In case you missed it, U.S.-based Terex Corp. has substantially altered its proposed merger with Finland’s Konecranes PLC. The original all-stock deal would have resulted in current Terex shareholders acquiring roughly 60 percent of the newly formed firm, which would have been based overseas. Instead, the two companies are now eyeing a much smaller cash and stock transaction that would be limited to an acquisition of two of Konecranes’ business units. Terex’s explanation for the change of plans is straightforward: The anticipated tax benefits are no longer available.
Blame is being directed at the government’s anti-inversion regulations released in April. Under these rules, the IRS will be able to crack down on abusive earning stripping. This will be accomplished by recasting related-party debt as though it were an equity holding, thereby eliminating the interest expense that would otherwise be deductible against the borrower’s taxable income.
Policy experts argue that related-party lending is inherently dubious. It’s not genuine indebtedness in the economic sense, but our tax code has generally respected these arrangements – until now. It’s well established that related-party debt is a leading factor in the erosion of the corporate tax base, which is proving to be a global phenomenon. Action 4 of the OECD’s base erosion and profit-shifting project was focused on the strategic manipulation of corporate interest expense. Earnings stripping is also widely used by firms in the immediate aftermath of an inversion. The cynical among us might note that earnings stripping is the whole point of an inversion. Terex’s SEC filings acknowledge that the new Treasury regulations have eliminated $35 million s in previously anticipated tax savings.
Let’s remind everybody what an inversion is. It’s a corporate merger between a U.S.-domiciled firm (the target) and a foreign firm (the acquirer). One critical point is that the newly formed, post-merger entity must be based overseas, meaning the U.S. affiliates become subsidiaries of a foreign parent company. Before the merger there was a U.S.-parented corporate group; after the transaction we’re left with a foreign-parented group.
Inversions resemble foreign takeovers, but they should not be confused with instances of a "runaway factory" in which American jobs disappear and move overseas. In fact, labor costs have nothing to do with these deals. Most inversions are purely paper transactions that result in no discernible domestic job loss, but they trigger a significant drop in tax revenue. Because of the peculiar design elements of our tax code, a U.S. company can save tens of millions of dollars each year simply by being part of a foreign-parented group.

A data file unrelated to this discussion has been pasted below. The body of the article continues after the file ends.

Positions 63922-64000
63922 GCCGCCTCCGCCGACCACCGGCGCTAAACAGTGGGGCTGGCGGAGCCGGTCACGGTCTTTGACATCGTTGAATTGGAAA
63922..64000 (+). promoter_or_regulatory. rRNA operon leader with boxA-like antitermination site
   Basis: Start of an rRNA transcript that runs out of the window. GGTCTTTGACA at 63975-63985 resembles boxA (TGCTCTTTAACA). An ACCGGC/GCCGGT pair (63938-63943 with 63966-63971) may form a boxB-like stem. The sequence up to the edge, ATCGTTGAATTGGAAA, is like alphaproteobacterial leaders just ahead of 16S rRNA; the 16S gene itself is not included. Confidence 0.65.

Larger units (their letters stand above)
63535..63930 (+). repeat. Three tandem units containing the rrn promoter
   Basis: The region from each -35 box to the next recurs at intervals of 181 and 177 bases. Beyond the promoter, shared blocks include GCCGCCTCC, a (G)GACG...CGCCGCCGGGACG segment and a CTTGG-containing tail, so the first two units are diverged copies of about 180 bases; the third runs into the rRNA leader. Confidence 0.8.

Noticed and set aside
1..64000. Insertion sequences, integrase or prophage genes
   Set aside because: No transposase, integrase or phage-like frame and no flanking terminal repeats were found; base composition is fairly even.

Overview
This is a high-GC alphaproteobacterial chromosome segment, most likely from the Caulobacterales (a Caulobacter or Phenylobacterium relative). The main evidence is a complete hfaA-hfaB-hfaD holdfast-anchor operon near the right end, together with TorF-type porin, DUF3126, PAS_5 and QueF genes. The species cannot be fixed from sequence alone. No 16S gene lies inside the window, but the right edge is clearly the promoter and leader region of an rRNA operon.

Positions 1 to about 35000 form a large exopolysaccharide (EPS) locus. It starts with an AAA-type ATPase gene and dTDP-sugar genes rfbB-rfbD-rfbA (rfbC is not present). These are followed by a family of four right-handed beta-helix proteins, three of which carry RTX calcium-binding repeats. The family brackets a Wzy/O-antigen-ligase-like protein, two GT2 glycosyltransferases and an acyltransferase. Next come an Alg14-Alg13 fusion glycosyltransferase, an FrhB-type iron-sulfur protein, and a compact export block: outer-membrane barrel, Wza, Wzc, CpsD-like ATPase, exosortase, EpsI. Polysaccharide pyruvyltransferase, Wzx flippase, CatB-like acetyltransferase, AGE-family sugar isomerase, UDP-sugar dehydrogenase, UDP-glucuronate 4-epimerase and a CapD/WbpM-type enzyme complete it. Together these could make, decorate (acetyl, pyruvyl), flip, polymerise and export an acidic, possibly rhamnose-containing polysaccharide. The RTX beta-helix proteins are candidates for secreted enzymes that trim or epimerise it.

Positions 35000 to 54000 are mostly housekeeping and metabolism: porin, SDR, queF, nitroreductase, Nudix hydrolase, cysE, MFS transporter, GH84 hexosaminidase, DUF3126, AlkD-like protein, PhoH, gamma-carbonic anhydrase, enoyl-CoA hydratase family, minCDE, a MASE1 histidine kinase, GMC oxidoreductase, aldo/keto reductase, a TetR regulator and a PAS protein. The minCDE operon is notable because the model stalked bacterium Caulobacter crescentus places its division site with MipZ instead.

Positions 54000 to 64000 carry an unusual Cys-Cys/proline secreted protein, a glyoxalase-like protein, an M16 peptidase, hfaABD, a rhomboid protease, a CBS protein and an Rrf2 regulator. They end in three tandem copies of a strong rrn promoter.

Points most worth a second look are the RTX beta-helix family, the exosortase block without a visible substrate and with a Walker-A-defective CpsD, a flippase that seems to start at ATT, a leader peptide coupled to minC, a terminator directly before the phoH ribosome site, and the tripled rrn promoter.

Suffice it to say that the Treasury Department hates inversions. In each of the last three years, Treasury has released a major regulatory package aimed at deterring these transactions. Taken together, these efforts have been fairly successful. In addition to the Terex deal, we’ve seen companies like Pfizer and CF Industries each cancel planned inversions. The transactions didn’t make sound business sense absent the tax benefits.
I understand why Treasury is trying to shut down earnings stripping. Its job is to protect the public fisc. But I also understand why the firms wanted to invert. Management owes a duty to shareholders to maximize value. That means cutting all avoidable costs, including tax costs. If the tax code permits it, who can say no to trimming millions of dollars off your taxes? Arguably, a firm that doesn’t at least consider pursuing such tax savings is failing to serve its shareholders’ best interest.
For that reason I don't necessarily agree with the criticism that inverted firms (or those considering an inversion) lack patriotism or display questionable morality. Patriotism and morality are wonderful concepts, but they have nothing to do with corporate taxation.
This point is worth making because we increasingly hear talk about "corporate social responsibility." When I first heard that phrase, I thought it sounded benign enough. What could be the problem with expecting firms to avoid socially irresponsible behavior? We like it when our multinational enterprises abstain from things like dumping toxic waste in the local river. We applaud them when they adopt nondiscriminatory hiring practices, and so on. If that’s what corporate social responsibility means, then I’m all for it.
But taxes are different. As a taxpayer, your only obligation is to adhere to the tax law, full stop. Either you’re compliant or you’re not. Patriotism and morality have nothing to do with it. These should be obvious conclusions. But an increasing number of people want to believe that for every large corporation there exists a certain level of tax liability -- the so-called fair share -- below which a firm becomes a bad actor, irrespective of whether it is playing by the rules.
I get that income inequality is a genuine concern. I get that people are frustrated when they read about rampant profit-shifting in the corporate sector. I am no apologist for the current tax system, which is clearly flawed. But let’s recognize that there are two separate concepts at play: What the tax code ought to be in a perfect world, and what current law actually provides for. Those are two very different things. So please, no more talk about unpatriotic corporations. It's unconstructive, and it doesn’t help solve the legitimate problem of how best to tax capital income in a global economy.
In the case of the recent Treasury regulations, their justification should be that related-party debt doesn’t warrant an interest deduction on substantive grounds, not because we suspect that corporations lack sufficient patriotic fervor.